As everyone knows, it’s Obamacare Week at the Supreme Court (perhaps the less interesting version of Teen Week on Jeopardy!), and today was the main-event showdown over the constitutionality of the mandate. All observers agree it wasn’t the Solicitor General’s finest hour, but Supreme Court cases aren’t really decided by the quality of the oral argument in most cases, and the SG is playing with house money anyway—across the history of the Supreme Court, the solicitor general usually wins (around 70–75% of the time).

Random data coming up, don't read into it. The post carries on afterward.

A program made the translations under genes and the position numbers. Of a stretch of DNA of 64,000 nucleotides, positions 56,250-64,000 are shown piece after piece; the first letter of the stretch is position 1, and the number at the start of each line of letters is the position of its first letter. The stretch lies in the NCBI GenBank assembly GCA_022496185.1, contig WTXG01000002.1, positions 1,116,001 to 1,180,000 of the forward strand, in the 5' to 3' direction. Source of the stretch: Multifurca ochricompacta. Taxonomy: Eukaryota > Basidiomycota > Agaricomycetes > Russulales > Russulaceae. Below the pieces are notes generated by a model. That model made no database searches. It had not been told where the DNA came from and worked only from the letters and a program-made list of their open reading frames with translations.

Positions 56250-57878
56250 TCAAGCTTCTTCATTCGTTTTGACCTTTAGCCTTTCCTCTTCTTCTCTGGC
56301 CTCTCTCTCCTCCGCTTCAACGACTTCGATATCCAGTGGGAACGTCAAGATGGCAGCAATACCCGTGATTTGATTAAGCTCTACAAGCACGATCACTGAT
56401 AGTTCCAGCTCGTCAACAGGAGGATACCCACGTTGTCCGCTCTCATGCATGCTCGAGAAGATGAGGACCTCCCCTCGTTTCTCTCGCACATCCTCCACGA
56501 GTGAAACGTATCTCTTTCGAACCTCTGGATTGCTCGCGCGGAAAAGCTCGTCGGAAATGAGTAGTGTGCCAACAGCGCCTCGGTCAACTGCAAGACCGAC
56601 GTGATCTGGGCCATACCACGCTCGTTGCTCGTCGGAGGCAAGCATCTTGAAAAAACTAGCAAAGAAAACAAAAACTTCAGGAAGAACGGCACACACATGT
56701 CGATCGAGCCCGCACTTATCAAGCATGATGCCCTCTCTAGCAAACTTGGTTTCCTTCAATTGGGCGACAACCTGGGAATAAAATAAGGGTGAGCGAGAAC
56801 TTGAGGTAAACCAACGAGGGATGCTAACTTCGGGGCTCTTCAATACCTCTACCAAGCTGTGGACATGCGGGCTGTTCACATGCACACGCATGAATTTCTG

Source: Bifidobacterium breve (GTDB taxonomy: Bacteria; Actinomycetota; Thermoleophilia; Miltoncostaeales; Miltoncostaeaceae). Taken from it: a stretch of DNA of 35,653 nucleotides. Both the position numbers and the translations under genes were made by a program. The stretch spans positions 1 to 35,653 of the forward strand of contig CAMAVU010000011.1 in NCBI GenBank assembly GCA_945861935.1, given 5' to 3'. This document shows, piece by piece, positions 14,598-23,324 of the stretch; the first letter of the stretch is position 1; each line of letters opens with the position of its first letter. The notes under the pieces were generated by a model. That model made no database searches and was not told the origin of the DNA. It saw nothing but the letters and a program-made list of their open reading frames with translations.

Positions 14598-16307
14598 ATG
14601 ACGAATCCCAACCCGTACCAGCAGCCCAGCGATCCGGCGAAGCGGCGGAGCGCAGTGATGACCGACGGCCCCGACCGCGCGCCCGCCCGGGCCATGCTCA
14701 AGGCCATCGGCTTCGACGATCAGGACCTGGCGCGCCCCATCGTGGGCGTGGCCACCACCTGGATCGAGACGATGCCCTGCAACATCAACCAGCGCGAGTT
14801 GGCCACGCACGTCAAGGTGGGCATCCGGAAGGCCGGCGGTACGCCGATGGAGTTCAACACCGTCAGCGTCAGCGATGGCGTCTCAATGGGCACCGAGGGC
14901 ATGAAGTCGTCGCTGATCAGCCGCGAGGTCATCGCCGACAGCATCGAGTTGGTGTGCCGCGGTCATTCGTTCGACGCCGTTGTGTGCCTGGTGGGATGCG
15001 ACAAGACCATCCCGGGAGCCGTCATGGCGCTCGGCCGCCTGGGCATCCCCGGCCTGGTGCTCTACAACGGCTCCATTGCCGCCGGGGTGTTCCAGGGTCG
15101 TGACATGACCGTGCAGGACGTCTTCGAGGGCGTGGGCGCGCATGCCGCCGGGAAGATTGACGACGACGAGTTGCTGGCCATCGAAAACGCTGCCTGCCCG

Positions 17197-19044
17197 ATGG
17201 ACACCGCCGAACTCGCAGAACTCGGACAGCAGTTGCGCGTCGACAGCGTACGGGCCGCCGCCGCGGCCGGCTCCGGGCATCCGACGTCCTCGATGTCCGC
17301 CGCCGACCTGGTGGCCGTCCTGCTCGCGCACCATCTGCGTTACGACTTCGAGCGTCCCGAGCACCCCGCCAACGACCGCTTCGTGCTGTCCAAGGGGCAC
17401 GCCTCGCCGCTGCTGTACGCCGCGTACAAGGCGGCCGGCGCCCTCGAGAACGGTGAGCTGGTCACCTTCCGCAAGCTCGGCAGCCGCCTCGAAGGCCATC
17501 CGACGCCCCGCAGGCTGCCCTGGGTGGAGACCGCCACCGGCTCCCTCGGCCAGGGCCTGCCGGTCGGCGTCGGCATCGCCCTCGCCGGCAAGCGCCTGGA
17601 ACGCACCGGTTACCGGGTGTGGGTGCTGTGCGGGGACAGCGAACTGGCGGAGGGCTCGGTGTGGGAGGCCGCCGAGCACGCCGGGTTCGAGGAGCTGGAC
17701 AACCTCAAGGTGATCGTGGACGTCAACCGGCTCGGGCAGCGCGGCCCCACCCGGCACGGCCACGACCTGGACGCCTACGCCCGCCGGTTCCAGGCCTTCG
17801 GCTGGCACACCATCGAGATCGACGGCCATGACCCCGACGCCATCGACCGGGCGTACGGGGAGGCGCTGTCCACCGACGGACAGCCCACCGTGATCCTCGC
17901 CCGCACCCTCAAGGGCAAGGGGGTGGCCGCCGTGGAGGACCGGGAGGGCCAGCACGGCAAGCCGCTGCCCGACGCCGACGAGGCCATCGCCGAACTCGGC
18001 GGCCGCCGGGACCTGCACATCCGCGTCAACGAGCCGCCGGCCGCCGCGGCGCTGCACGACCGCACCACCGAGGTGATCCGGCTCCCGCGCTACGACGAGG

Leaving aside the tea leaves, and the wishful thinking that typified people on both sides of the debate going in, the question that strikes me is why the law’s defenders have become so hung up on the mandate question itself. Barack Obama himself campaigned against it in the primaries back in 2008, and even today most people acknowledge that the only real harm from a lack of a mandate would accrue to the insurance companies who’d be stuck taking all comers without getting a mandatory buy-in from the young and healthy, who last I checked were hardly at the top of most liberals’ Christmas card lists. Even there the harm can’t be that great; Obamacare expands Medicaid eligibility substantially, and most of the young and healthy will be staying on parents’ insurance policies well into their twenties (except for, ironically enough, the military’s TRICARE plan). Abolishing the individual mandate wouldn’t get rid of the employer mandate (indeed, neither side is contesting the constitutionality of that). If adverse selection does drive insurers out of business—a big if—doesn’t that just put us one step closer to the single-payer system that liberals (and even some libertarian-leaning conservatives like James Joyner) support?